Urgent and comprehensive large-scale actions in the Columbia River basin will be needed to meet mid-range salmon and steelhead abundance goals set by the Columbia Basin Partnership Task Force in 2020, according to a draft report by NOAA Fisheries released nearly a month ago by the White House. The agency is now taking comments until the end of the month on a report that could play a key role in the Biden Administration’s efforts to collaboratively move forward on Columbia/Snake river salmon recovery.
U.S. Environmental Protection Agency Administrator Michael S. Regan Wednesday announced a $79 million investment from the infrastructure bill aimed at reducing toxic contaminants in the Columbia River Basin.
Become a CBB Member
Get exclusive reporting and access to all articlesSubscribe
Idaho’s ten-year plan for conserving and managing the state’s most at-risk fish and wildlife and the habitat they depend on says that climate change is one of the stressors impacting all of the state’s animals and lands.
A Seattle federal district court judge ruled this week that NOAA Fisheries’ authorization of the Southeast Alaska troll fishery violated the Endangered Species Act by approving harvest levels that fail to protect Southern Resident killer whales and wild chinook listed under the ESA.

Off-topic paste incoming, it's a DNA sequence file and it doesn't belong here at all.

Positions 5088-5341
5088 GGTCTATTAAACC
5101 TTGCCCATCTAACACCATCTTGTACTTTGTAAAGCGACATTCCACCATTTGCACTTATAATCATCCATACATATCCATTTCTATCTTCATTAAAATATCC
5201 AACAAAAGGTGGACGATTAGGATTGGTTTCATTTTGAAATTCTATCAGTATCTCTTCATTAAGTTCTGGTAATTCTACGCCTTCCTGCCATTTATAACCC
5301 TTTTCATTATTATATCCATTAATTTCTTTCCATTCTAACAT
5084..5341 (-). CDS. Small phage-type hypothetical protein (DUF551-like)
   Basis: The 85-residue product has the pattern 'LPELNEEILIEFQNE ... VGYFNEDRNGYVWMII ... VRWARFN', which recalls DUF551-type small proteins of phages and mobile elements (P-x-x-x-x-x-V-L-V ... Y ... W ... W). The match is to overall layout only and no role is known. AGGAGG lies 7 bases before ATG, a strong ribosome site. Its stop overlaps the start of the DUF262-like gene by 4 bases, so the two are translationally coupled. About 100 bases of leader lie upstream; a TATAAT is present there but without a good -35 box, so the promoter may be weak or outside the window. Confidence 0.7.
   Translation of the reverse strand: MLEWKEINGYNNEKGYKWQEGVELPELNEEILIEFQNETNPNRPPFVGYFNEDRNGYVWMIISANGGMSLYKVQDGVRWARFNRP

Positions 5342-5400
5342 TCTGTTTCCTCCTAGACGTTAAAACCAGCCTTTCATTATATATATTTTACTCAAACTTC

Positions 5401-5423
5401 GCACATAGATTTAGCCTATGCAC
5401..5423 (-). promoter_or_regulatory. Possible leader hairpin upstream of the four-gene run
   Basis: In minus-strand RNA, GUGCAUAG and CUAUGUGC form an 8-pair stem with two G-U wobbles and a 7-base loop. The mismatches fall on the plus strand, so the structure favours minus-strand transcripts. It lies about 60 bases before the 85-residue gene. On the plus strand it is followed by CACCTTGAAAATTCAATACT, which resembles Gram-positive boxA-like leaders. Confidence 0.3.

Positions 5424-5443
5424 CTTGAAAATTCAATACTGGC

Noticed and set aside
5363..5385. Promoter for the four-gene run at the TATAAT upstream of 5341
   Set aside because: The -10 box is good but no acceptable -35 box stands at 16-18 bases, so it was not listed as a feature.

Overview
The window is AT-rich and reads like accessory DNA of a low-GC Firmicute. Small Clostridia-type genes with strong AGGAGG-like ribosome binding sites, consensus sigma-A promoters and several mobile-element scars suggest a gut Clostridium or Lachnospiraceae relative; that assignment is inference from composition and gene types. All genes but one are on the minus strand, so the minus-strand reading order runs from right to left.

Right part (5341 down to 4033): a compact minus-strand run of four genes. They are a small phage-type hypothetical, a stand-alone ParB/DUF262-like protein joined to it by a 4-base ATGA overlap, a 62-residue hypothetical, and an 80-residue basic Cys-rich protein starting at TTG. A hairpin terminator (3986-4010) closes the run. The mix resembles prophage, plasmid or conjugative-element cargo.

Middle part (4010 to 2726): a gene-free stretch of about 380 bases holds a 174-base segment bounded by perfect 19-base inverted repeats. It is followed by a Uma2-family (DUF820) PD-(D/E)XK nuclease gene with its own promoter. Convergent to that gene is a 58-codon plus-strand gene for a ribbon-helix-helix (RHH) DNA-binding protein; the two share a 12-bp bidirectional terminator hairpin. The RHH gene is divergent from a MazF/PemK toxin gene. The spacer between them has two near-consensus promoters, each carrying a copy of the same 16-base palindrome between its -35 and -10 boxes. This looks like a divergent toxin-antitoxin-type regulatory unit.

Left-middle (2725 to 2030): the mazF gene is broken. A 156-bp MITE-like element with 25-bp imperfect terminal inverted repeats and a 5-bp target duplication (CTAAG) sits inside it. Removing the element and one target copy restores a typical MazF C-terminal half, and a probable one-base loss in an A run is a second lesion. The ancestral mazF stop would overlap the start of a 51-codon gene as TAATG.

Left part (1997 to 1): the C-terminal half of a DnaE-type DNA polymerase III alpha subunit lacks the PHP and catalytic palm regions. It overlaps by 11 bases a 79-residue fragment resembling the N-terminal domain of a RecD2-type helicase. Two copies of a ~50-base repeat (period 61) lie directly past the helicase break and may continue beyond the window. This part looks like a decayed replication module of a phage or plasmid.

The Bureau of Reclamation and U.S. Fish and Wildlife Service are partnering to protect winter-run Chinook salmon in a crucial year of their life cycle at the Livingston Stone National Fish Hatchery at Shasta Lake during the third consecutive drought year in California.
Under a directive from Congress, the U.S. Fish and Wildlife Service evaluated the feasibility of reintroducing sea otters to their historical range along the West Coast of the contiguous United States. The Service focused the assessment on northern California and Oregon, where potential sea otter reintroduction would have the greatest conservation value.
Oregon State University scientists are proposing management changes on western federal lands that they say would result in more wolves and beavers and would re-establish ecological processes. They suggest reducing by 29 percent the amount of western public lands allotted annually for livestock grazing.